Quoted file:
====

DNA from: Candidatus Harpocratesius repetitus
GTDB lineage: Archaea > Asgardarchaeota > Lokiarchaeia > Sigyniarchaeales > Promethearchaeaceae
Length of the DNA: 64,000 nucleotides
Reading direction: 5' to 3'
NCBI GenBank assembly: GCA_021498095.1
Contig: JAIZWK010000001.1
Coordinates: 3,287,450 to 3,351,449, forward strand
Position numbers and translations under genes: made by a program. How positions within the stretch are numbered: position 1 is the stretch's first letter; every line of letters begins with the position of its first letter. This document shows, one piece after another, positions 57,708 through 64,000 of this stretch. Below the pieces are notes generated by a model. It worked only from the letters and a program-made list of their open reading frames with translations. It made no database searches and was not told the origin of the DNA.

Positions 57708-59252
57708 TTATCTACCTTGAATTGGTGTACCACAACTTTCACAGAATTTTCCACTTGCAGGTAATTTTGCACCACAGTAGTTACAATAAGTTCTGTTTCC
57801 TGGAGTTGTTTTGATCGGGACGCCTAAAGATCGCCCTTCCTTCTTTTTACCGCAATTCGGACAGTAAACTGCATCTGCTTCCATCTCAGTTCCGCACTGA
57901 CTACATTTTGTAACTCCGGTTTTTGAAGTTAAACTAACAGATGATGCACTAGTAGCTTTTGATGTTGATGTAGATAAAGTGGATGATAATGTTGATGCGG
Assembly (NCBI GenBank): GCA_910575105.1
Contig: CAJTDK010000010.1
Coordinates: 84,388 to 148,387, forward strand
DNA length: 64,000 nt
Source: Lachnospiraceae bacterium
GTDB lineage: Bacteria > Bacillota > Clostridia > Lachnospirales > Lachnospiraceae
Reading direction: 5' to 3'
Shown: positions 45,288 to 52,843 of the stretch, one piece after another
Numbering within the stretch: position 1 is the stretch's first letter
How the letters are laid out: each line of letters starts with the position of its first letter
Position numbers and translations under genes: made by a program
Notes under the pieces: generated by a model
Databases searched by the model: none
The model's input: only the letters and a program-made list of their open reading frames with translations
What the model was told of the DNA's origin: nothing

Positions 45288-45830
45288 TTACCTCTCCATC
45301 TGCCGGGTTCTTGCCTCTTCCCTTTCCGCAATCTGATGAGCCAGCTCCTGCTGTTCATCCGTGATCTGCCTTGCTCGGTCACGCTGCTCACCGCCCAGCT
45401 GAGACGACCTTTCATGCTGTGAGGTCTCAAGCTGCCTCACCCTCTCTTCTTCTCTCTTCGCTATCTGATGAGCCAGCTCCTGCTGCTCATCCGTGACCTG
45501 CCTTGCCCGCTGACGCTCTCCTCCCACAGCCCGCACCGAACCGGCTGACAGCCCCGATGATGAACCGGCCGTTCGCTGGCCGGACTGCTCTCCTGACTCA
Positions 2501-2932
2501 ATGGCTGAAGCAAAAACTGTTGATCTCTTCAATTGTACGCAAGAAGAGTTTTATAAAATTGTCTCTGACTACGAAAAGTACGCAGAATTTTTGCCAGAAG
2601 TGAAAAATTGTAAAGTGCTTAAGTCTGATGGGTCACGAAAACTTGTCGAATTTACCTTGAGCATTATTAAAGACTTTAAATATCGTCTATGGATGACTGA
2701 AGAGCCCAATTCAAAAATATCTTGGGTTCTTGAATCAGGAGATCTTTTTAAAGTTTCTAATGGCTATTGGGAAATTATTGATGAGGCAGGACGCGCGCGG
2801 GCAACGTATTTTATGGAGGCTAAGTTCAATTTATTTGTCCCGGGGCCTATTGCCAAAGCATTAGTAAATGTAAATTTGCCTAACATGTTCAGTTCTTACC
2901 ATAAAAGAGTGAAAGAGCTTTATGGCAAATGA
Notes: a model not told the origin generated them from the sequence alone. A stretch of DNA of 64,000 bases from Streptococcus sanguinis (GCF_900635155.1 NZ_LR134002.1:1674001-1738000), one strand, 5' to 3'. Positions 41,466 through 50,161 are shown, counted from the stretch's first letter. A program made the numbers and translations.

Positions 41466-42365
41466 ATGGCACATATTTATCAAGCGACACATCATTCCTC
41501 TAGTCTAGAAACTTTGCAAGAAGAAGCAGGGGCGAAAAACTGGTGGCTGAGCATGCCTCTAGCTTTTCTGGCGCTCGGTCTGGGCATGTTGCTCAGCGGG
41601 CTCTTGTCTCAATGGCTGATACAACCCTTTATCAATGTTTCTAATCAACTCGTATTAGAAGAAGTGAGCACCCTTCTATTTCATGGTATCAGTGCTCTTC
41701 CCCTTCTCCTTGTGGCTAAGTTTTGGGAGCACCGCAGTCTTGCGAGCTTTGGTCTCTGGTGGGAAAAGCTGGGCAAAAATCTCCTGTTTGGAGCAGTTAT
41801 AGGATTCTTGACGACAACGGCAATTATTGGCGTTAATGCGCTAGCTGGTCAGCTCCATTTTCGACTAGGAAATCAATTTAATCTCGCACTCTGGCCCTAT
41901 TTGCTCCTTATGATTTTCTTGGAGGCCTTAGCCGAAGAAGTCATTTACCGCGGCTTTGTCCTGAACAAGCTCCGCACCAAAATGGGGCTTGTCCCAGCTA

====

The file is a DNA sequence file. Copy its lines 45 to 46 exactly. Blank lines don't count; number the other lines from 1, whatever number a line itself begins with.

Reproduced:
41801 AGGATTCTTGACGACAACGGCAATTATTGGCGTTAATGCGCTAGCTGGTCAGCTCCATTTTCGACTAGGAAATCAATTTAATCTCGCACTCTGGCCCTAT
41901 TTGCTCCTTATGATTTTCTTGGAGGCCTTAGCCGAAGAAGTCATTTACCGCGGCTTTGTCCTGAACAAGCTCCGCACCAAAATGGGGCTTGTCCCAGCTA